The top of the drink was especially pretty, and the cocoa powder made it look extra festive.

The top of the Irish Cream Cold Brew looked extra festive. Anneta Konstantinides/Insider

A Starbucks representative told us that the vanilla sweet cream cold foam is the same that was used in the Pumpkin Cream Cold Brew, minus the pumpkin spice dusting.

The cocoa powder made the drink smell like hot chocolate, which immediately put me in the holiday spirit.

On my first sip, I was hit with the vanilla sweet cream cold foam, which was nice and thick.

I immediately smelled the notes of cocoa when I went to take my first sip. Anneta Konstantinides/Insider

The drink tasted sweet but wasn’t overpowering the way a Frappuccino can be. The foam also paired well with the Irish cream syrup, which a Starbucks representative told me had “hints of cocoa and vanilla.”

“Starbucks’ cold brew has a subtle hint of cocoa in the cold brew, and the Irish cream has hints of cocoa and vanilla,” the representative said. “So they complement each other well, and they bring those flavours out more.”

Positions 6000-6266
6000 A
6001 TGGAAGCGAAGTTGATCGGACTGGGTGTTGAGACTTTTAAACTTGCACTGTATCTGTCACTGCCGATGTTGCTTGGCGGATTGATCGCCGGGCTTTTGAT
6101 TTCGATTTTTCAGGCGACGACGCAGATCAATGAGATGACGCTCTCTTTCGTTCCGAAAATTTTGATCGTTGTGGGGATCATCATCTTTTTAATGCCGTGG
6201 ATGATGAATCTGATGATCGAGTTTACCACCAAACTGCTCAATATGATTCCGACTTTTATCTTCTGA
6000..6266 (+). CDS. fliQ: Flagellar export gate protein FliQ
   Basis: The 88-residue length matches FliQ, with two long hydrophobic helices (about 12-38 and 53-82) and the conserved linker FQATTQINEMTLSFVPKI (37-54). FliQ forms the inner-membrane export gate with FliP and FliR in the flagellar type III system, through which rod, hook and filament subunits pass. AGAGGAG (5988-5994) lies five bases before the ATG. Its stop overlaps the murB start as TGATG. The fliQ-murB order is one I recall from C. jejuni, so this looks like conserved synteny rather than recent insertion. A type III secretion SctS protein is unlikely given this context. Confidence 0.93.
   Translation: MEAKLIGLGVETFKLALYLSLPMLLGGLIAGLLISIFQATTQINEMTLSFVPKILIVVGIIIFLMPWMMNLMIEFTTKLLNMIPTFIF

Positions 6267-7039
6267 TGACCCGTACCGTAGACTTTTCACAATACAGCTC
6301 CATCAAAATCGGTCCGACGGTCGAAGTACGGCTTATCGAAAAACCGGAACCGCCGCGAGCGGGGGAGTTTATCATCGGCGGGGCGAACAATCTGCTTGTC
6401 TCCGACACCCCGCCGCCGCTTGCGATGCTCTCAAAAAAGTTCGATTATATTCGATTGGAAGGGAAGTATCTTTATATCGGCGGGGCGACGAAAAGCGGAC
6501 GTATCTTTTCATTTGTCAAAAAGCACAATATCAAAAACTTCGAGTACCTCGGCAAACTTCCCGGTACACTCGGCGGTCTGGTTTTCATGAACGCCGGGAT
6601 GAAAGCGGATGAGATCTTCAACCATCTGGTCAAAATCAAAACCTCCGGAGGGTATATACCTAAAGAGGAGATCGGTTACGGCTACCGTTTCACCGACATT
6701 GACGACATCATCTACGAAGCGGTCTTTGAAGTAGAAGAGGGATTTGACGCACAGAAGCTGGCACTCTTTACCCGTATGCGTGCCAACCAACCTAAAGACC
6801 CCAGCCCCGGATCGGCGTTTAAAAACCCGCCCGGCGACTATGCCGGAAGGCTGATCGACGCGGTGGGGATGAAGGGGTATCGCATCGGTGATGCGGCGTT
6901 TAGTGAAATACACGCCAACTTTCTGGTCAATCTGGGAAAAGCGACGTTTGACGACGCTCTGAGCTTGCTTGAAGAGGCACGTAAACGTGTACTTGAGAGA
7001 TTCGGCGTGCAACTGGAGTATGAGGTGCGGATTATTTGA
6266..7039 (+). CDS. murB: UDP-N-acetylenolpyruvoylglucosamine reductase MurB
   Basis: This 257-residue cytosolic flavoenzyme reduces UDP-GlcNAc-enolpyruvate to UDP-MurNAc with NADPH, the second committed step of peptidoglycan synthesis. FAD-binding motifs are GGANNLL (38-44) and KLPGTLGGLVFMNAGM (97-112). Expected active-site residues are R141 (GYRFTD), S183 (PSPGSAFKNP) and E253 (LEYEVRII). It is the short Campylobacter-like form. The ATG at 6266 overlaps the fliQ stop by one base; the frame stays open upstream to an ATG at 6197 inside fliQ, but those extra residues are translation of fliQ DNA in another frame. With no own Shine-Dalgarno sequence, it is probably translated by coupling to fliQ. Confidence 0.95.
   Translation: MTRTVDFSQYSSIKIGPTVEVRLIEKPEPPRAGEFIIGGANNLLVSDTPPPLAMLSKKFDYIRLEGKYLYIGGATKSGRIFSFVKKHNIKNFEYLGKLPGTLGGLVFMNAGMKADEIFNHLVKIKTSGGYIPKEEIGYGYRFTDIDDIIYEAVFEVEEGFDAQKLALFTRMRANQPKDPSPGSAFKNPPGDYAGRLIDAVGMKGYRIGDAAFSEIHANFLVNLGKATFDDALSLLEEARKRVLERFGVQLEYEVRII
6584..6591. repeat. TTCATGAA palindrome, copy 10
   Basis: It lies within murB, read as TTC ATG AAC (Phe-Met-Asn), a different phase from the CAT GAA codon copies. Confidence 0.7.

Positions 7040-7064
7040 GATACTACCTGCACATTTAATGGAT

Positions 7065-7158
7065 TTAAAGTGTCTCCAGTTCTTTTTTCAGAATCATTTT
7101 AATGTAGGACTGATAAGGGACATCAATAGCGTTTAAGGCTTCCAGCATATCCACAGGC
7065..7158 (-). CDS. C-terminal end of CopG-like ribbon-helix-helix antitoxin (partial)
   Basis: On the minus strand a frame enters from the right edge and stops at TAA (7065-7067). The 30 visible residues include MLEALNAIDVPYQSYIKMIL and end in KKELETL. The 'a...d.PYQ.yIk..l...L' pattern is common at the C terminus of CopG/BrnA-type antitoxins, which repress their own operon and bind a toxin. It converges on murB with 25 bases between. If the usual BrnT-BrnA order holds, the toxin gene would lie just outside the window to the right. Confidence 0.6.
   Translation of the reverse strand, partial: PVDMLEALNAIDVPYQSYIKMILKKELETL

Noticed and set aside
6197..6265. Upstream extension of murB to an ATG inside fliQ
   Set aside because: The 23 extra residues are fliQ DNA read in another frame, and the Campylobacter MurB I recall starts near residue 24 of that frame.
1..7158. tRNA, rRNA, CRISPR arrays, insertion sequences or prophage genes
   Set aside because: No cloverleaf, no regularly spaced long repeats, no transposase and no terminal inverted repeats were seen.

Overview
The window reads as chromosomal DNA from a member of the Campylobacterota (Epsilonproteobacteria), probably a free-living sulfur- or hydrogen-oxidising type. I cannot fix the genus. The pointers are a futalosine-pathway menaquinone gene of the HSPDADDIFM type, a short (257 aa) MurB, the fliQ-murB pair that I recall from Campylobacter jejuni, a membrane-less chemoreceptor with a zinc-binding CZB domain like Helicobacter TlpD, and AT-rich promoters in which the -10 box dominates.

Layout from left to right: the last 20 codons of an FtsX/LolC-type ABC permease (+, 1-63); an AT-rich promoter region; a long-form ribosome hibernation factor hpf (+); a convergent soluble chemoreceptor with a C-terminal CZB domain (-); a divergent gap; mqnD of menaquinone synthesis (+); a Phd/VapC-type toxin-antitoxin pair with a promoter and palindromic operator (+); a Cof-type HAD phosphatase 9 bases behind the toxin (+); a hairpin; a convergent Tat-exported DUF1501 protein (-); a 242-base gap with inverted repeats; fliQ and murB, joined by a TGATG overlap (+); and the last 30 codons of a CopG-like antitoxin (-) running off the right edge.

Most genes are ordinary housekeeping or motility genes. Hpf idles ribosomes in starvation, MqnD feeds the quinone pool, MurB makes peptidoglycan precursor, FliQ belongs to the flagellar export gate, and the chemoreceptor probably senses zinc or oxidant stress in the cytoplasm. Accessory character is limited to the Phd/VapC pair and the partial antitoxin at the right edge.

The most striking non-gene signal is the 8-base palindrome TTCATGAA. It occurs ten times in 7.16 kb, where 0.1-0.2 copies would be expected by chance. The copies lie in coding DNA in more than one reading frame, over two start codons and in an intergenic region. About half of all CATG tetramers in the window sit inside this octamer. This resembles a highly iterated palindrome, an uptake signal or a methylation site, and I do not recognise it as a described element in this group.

I could definitely taste the cocoa notes in the coffee, and even though the drink was iced, it felt cosy due to the traditional holiday flavours. The taste brought me back to Christmas morning when my family always drinks hot cocoa while opening presents.

I realised the Irish Cream Cold Brew tasted like caffeinated hot cocoa, and I couldn’t help but love it.

The Irish Cream Cold Brew is Starbucks’ first iced holiday drink in the US since 2017. Anneta Konstantinides/Insider

Starbucks decided to launch a new cold holiday drink after noticing the popularity of its iced beverages.

“Cold is booming,” a representative told me during the drink preview. “It’s more than 50% of our beverage sales, and we know that everybody loves them year-round.”

And, after the popularity of the Pumpkin Cream Cold Brew, Starbucks knew cold brew was something its customers would still crave during the holidays.